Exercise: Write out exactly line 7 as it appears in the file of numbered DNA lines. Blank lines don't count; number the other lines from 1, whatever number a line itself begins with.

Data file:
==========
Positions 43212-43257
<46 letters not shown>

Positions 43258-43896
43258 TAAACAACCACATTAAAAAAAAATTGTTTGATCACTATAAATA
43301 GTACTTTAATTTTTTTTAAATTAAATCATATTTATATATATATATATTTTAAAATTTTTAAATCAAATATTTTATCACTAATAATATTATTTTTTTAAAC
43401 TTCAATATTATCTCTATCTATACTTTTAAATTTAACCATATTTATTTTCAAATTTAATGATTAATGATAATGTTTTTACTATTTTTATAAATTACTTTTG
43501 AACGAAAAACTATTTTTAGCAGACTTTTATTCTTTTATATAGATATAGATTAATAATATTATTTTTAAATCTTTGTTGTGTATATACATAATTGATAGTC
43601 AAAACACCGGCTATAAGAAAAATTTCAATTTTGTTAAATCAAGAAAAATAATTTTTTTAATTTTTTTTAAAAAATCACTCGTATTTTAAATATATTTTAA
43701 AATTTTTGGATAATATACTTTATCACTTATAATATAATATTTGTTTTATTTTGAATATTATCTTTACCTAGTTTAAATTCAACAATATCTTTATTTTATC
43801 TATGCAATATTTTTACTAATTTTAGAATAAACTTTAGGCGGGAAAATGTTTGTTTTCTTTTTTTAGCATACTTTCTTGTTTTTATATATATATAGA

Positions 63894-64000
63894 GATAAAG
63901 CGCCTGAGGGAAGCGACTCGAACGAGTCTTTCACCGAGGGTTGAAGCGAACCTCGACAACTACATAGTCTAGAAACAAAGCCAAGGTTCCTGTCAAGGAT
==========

43501 AACGAAAAACTATTTTTAGCAGACTTTTATTCTTTTATATAGATATAGATTAATAATATTATTTTTAAATCTTTGTTGTGTATATACATAATTGATAGTC